The world uttered a collective sigh of relief on Wednesday when Iranian missile attacks targeting US military personnel resulted in no casualties, and the US government decided against retaliation. While the launch of ballistic missiles against a US military target was nothing short of unprecedented, the fact that attacks did not result in either the death or injury of US citizens effectively diffused escalating tensions between the US and Iran. In strategic terms, the events on Wednesday provided both governments with a welcome alternative to war. Or did they? Given the shocking cause of the most recent crisis— the assassination of Iranian General Soleimani ordered by US President Trump— the tense and often violent relationship between the US and Iran, and the stunning capabilities of the Iranian military, Iran’s mild retaliatory response is nothing short of baffling. And, more importantly, the world still has great cause for concern over the future actions of two countries who remain on the brink of war.
The Assassination of a National Hero
To understand the chilling significance of both Iran’s launch of ballistic missiles against US military targets and Trump’s decision not to retaliate after the attack, one only needs to look back to January 3 when Trump gave the order to assassinate General Soleimani, and others, in a drone strike at Baghdad International Airport. While the U.S. has a lamentable history of assassinating its enemies, this move was different. Soleimani, commander of the elite Quds Force at the time of his death, has been on a high-level U.S. hit list since the Iraq War for engineering what many US officials regarded as notable "terrorist attacks”. It is also worth noting that Soleimani inflicted serious and reprehensible pain and suffering throughout the Middle East during his extensive career. But, until January 3, no president had issued an order for his assassination—for good reason. Soleimani is widely lauded by Iranians as a selfless national hero, and while he does have many detractors domestically, the Iranian government used its considerable powers of suppression to silence those voices during three days of national mourning. Instead of voices of dissent, Iran showcased the hundreds of thousands of people who came out to grieve Iran’s most powerful and revered military leader. Rest assured, the display of Soleimani’s status as a martyred national hero was not meant to help Iranians work through their collective grief; it was a threat. The Iranian government was telling the world that US military actions’ would not pass without significant retaliation, an outcome no previous president was willing to risk.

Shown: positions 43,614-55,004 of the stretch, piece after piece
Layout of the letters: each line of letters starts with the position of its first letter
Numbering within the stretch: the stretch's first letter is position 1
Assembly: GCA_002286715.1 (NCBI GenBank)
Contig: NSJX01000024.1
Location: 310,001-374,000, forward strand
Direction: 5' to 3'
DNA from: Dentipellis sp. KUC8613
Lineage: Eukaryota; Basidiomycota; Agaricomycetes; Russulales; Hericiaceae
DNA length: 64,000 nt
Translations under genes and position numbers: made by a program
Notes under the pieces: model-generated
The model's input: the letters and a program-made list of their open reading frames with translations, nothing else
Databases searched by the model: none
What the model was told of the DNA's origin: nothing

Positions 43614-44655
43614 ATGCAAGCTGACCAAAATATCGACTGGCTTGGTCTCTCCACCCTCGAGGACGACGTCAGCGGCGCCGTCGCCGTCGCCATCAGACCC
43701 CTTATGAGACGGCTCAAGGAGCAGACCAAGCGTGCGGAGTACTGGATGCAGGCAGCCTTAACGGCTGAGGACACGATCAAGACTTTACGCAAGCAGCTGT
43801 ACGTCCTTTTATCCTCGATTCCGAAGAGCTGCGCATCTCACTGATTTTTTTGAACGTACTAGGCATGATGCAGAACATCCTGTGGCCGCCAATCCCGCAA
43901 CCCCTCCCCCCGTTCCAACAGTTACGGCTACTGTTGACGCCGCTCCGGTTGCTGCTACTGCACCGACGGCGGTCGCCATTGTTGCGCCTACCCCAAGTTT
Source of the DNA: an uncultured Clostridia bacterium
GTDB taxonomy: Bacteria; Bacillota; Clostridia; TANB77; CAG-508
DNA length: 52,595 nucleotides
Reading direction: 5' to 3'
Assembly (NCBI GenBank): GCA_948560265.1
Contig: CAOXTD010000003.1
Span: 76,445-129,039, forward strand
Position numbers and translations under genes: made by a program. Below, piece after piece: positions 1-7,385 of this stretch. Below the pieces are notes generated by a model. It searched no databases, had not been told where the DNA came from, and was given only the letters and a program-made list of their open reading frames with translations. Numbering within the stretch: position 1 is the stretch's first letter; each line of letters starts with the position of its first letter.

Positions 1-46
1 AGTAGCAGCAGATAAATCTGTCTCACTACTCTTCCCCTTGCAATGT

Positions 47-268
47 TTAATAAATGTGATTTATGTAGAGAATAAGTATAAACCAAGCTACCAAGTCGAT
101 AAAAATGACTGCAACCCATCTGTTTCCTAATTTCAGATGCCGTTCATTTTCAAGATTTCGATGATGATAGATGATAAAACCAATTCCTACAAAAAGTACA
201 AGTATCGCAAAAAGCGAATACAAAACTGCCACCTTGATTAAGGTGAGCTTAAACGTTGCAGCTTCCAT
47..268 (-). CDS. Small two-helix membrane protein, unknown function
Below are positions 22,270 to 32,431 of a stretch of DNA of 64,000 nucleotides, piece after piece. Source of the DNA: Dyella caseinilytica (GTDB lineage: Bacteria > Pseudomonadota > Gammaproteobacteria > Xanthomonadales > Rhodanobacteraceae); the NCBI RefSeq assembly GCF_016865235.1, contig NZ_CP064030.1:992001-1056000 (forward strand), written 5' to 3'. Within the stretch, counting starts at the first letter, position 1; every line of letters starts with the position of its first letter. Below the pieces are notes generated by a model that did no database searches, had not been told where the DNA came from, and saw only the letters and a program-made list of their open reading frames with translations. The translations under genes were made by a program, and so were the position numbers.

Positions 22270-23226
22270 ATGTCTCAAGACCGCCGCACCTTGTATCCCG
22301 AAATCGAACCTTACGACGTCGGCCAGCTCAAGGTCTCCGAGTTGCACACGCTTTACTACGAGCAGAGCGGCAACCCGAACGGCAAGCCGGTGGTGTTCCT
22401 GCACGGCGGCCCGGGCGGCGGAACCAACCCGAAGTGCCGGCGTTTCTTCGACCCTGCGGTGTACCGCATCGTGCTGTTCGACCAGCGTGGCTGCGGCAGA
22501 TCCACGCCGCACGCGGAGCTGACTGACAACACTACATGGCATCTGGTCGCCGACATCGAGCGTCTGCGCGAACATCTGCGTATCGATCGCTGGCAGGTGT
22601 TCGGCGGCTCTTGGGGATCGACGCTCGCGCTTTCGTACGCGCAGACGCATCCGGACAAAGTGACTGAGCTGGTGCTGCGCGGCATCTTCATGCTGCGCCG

66+ years of enmity